According to the released female prisoner, 3 female prisoners, Mona Qadan, Shatila Abu Ayada and Amal Abu Kattah, started an open hunger strike, in protest against the repression and abuse of prisoners in general, and against the policy of deliberate medical negligence.
She appealed to the female prisoners not to be excluded from any future exchange deal, and demanded an escalation of the popular struggle to support them.
And if she did not reach them physically, Nasreen Abu Kamil was able for the first time since her arrest, to communicate with her husband and children through video communication applications.
She waved her hand at them while her tears preceded her words, which were replaced by ululations and the sound of joy coming from Gaza.
In a voice choked with tears, the editor, Abu Kamil, was calling for her eldest son, Firas, and the last of the cluster, Ahmed, who was 8 months old when she was arrested.
As for her daughter, Amira, she was 11 years old when her mother was arrested, and she was entrusted with the task of caring for her brothers and her father in the absence of the mother forcibly in Israeli prisons.
In Gaza, the joy of Nisreen’s husband, Hazem Abu Kamil (50), and her children Firas, Faris, Amira, Malak, Dalia, Nadine and Ahmed, was overwhelmed by the passing of the years of oppression and darkness in the prisons of the occupation.
Nisreen Abu Kamil decides to sit in front of the Beit Hanoun crossing in order to allow her to return to her husband and children (Al-Jazeera)
Accused of “espionage”
The occupation authorities arrested Nasreen on October 18, 2015, after being summoned from the occupation at the Beit Hanoun (Erez) crossing, which is under Israeli control, in the northern Gaza Strip.null
She was sentenced to six years in prison for espionage, which her family in Gaza described as false.
Her husband Hazem told Al Jazeera Net that they met during his work in the Green Line areas before the outbreak of the Al-Aqsa Intifada in 2000, and he married her and moved to live with him in Gaza.
Nisreen visited her relatives in Haifa until her arrest, when the occupation intelligence accused her of filming Haifa port for the purpose of “espionage” in her last visit in 2014.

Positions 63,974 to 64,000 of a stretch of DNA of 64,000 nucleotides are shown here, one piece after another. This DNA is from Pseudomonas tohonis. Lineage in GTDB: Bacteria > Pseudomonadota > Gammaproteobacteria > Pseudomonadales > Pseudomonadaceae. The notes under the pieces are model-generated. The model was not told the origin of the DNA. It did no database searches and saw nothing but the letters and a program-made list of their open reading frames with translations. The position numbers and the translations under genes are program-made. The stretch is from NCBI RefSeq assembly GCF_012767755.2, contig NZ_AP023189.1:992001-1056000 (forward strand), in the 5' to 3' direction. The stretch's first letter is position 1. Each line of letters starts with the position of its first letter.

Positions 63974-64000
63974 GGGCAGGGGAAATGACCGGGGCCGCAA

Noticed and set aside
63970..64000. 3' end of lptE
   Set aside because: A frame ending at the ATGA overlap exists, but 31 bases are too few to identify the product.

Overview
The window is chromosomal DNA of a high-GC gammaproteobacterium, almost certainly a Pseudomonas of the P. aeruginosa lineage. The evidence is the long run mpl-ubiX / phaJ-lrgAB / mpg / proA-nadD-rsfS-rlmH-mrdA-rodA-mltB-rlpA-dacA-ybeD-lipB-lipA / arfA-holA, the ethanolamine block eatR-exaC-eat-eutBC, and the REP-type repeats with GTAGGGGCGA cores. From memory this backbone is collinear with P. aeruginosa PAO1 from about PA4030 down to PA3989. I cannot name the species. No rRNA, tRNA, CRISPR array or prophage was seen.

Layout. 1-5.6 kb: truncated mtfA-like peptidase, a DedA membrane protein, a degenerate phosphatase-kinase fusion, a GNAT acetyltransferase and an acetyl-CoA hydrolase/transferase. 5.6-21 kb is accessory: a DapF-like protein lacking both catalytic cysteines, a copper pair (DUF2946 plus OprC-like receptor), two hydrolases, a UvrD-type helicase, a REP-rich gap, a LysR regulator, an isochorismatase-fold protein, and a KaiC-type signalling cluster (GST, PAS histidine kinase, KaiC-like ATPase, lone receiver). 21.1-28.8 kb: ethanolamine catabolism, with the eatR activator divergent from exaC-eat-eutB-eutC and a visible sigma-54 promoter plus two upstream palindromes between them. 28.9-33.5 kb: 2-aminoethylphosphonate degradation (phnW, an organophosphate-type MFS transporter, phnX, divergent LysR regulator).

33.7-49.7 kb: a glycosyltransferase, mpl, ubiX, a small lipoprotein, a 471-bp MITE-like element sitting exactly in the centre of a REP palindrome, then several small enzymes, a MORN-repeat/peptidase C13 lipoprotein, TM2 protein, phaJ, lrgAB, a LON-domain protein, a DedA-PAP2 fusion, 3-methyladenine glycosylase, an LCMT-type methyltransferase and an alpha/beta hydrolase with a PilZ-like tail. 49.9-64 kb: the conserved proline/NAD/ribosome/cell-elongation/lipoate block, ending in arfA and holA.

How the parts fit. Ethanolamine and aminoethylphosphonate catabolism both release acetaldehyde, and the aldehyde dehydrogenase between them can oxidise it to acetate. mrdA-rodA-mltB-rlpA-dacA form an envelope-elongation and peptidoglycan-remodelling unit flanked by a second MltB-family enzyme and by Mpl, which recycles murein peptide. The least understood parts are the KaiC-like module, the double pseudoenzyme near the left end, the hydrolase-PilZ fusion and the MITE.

Husband Abu Kamil said that he and his sons were denied visits during the “heavy and bleak” years of her detention.
He was silent for a moment, then added, “Today, with Nisreen’s release from prison, life has taste and meaning.”
The family of the captive Nisreen Abu Kamil lived through great suffering by preventing her children from visiting her for 6 years (Al-Jazeera)
Absence and cruelty
Abu Kamil says that the absence of Nisreen from her home and her children had a severe impact on occasions and holidays, and had a severe impact on her daughters, who took responsibility for the family early.
With longing and nostalgia for the day of freedom, Abu Kamil and his sons set a “calendar” for Nisreen’s last 100 days in prison, and every morning they wrote off what had passed.
“They were slow days, but they passed with all their bitterness, and now we are waiting for Nasreen to reunite us,” he said.
Abu Kamil said that his sons only know their mother through old photos, and they heard her voice a few times when he came to them faintly on the phone from prison, “and we were worried because of the harsh conditions inside the prison.”
The occupation authorities are detaining more than 5,000 Palestinian prisoners in their prisons, including 32 women and 225 children, and these numbers are constantly changing, according to the estimates of institutions specialized in prisoners’ issues.
Sources: Teller Report/Aljazeera/social media